Within Nigeria, The Church of Jesus Christ of Latter-day Saints also has a growing presence. As of January 1, 2012, the church claims more than 100,000 members in the country[14] and has established 315 congregations.[14]

In 1970, 87,000 Jehovah's Witnesses were present in Nigeria,[15] which grew to more than 360,000 by 2014.[16]

National Church of Nigeria, Abuja[edit]

The National Church of Nigeria (previously known as the Nigerian Ecumenical Centre and officially known as the National Christian Centre) is a non-denominational church building of the Christian Association of Nigeria, the umbrella body of all of Nigeria's Christian churches. The church is located in Abuja.

Anti-Christian violence by Muslims[edit]

Since the introduction of Sharia penal law in some of the Northern states, violence towards non-Muslims has increased.[5] Relations with Muslims have been strained, killings of Christians have been rampant since at least 1999,[17] The 2010 Jos riots saw clashes between Muslim herders against Christian farmers near the volatile city of Jos, resulting in hundreds of casualties on both sides.[18] Officials estimated that 500 people were massacred in night-time raids by rampaging Muslim gangs.[19]

In March 2010 the clashes resulted in the death of at least 200 people, most of them Christians. In similar clashes in 2008, more than 300 were killed.[20] Also, on Christmas Day in 2011, the Islamist sect Boko Haram bombed a catholic church near the nation's capital Abuja killing over 30 people. The BBC reported that on Christmas Eve 2012 six Christians were killed and their church burned down. No group had claimed responsibility for the attack but the broadcaster drew comparisons with similar attacks carried out by Boko Haram at the same time in 2011.[21]

Christian population by state[edit]

Reigion State Population Christians % Christian population Total region
Northern states 1- Sokoto 3,696,999 0.4 % 14,788 4.211%
2- Zamfara 3,259,846 0.4 % 13,039
3- Jigawa 4,348,649 0.8 % 34,789
4- Kano 9,383,682 1.1 % 103,220
5- Yobe 2,321,591 1 % 23,216
6-Katsina 5,792,578 0.4 % 23,170
7- Borno 4,151,193 2 % 83,024
8- Kebbi 3,238,628 0.4 % 12,954
9- Bauchi 4,676,465 1.6 % 74,823
10- Gombe 2,353,879 6.2 % 145,940
11- Niger 3,950,249 4 % 158,010
12- Kaduna 6,066,562 20 % 1,213,312
Central states 13- Kogi 3,278,487 15 % 491,773 29,665%
14- Abuja 1,405,201 20 % 281,040
15- Adamawa 3,168,101 10 % 315,810
16- Nasarawa 1,863,275 13.8 % 257,132
17- Taraba 2,300,736 13.7 % 315,201
18- Plateau 3,178,712 70 % 2,225,098
19- Benue 4,219,244 53.4 % 2,253,076
20 - Kwara 2,371,089 13,6% 322,468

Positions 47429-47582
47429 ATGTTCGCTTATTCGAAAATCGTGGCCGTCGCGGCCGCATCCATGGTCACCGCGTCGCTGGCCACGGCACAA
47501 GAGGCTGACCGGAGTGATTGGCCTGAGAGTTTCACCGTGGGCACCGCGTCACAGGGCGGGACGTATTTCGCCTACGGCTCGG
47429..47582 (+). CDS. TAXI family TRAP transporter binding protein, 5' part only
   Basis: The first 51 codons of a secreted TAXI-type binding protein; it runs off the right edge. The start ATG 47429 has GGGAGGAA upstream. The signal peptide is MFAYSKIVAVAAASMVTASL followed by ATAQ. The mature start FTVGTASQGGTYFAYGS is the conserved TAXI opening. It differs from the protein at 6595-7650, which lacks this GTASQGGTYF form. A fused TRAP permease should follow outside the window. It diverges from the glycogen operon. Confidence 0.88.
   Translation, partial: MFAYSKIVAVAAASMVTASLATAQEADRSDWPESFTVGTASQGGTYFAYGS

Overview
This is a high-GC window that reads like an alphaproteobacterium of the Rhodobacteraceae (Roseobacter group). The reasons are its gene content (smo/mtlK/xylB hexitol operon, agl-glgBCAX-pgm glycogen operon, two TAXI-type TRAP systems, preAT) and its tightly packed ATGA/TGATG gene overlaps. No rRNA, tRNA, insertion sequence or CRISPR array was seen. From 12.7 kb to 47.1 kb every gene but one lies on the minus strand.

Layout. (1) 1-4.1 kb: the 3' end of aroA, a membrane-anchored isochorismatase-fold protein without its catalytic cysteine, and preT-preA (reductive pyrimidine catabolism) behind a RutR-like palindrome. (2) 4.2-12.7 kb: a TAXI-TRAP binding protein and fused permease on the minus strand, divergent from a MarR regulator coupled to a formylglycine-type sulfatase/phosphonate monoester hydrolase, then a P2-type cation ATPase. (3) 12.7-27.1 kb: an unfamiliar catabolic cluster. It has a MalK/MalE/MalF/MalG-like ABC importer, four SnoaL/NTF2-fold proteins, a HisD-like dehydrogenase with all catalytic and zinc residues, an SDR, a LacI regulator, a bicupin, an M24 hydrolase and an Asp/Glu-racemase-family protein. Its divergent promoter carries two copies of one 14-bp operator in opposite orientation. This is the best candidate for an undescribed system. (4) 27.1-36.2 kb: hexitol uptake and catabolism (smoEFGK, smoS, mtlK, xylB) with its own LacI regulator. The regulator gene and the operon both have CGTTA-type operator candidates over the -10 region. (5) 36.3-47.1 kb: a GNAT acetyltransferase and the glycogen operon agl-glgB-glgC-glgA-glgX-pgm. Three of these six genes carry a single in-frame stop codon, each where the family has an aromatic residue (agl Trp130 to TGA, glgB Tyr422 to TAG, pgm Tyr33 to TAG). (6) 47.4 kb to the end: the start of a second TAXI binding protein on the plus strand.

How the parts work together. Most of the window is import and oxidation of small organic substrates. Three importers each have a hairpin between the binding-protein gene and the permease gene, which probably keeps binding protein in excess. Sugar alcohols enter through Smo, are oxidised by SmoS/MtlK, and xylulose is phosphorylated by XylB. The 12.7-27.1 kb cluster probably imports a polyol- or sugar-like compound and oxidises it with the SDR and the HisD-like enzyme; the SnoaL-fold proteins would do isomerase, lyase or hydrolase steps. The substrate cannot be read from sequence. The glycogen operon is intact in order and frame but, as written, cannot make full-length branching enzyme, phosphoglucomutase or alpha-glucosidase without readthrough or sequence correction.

Western States 21-Oyo 5,591,589 30 % 1,677,477 51,376%
22- Ogun 3,728,098 35 % 1,304,834
23- Osun 3,423,535 30 % 1,727,060
24- Lagos 9,013,534 35 % 3,154,737
25- Ondo 3,441,024 78,2 % 2,690,881
26- Ekiti 2,384,212 79 % 1,883,527
27- Edo 3,218,332 58,2 % 1,873,069
28- Delta 4,098,391 80 % 3,278,713
Southern States 29-Anambra 4,182,032 85 % 3,554,727 89,645%
30- Enugu 3,257,298 89% 2,898,995
31- Cross River 2,888,966 82 % 2,368,952
32- Ebonyi 2,173,501 90 % 1,956,151
33- Rivers 5,185,400 90.4% 4,687,602
34- Abia 2,833,999 91.3 % 2,587,441
35- Akwa Ibom 3,920,208 95,8 % 3,755,559
36- Bayelsa 1,703,358 90 % 1,533,022
37- Imo 3,934,899 90 % 3,541,409
total 140,003,542 37,2391 % 52,136,039

See also[edit]



  1. ^ CIA The World Factbook - Nigeria
  2. ^
  3. ^ a b Pew Forum on Religion. (18 December 2012). Retrieved on 9 October 2013.
  4. ^ a b "Global Christianity: Regional Distribution of Christians". Pew Research Center. December 19, 2011. Retrieved August 11, 2013. 
  5. ^ a b Ismene Zarifis (2002). "Human Rights Brief: Rights of Religious Minorities in Nigeria". 
  6. ^ Johnstone, Patrick; Miller, Duane Alexander (2015). "Believers in Christ from a Muslim Background: A Global Census". IJRR. 11: 14. Retrieved 20 November 2015. 
  7. ^ Craig Timberg, "Nigeria's Spiritual Rainmaker is Eyed at Vatican," Washington Poet, 17 April 2005, A1
  8. ^ "Current Dioceses in Nigeria (Catholic Hierarchy)". 
  9. ^ Timberg, Craig (2005-04-17). "Washington Post". The Washington Post. Retrieved 2010-04-30. 
  10. ^ Carroll, Rory (2003-10-03). "The Guardian profile: Cardinal Francis Arinze". The Guardian. London. Retrieved 2010-04-30. 
  11. ^ a b "Site of the Church of Nigeria". 
  12. ^ "Site of the Gazette ( Colorado Springs)". 
  13. ^ "Site of the Nigerian Baptist Convention". 
  14. ^ a b "LDS Newsroom- country information- Nigeria". Retrieved 2012-09-19. 
  15. ^ "DER SPIEGEL 46/1972 - Dunkle Zeit". Retrieved 2010-05-16. 
  16. ^ 2015 Yearbook of Jehovah's Witnesses. Watch Tower Society. p. 184. 
  17. ^ Malkin, Michelle (2006-02-19). "Muslims Kill Christians In Nigeria". Michelle Malkin. Retrieved 2010-05-16. 
  18. ^ "Nigeria violence: Muslim-Christian clashes kill hundreds". 2010-03-08. Retrieved 2010-05-16. 
  19. ^ Clayton, Jonathan; Gledhill, Ruth (2010-03-08). "500 butchered in Nigeria killing fields". The Times. London. Retrieved 2010-04-30. 
  20. ^ "Machete-wielding rioters kill 200 in Nigeria - World news - Africa". 2010-03-08. Retrieved 2010-05-16. 
  21. ^ Nigeria gunmen 'kill at least six Christians' in Yobe, BBC News, 25 December 2012 [1]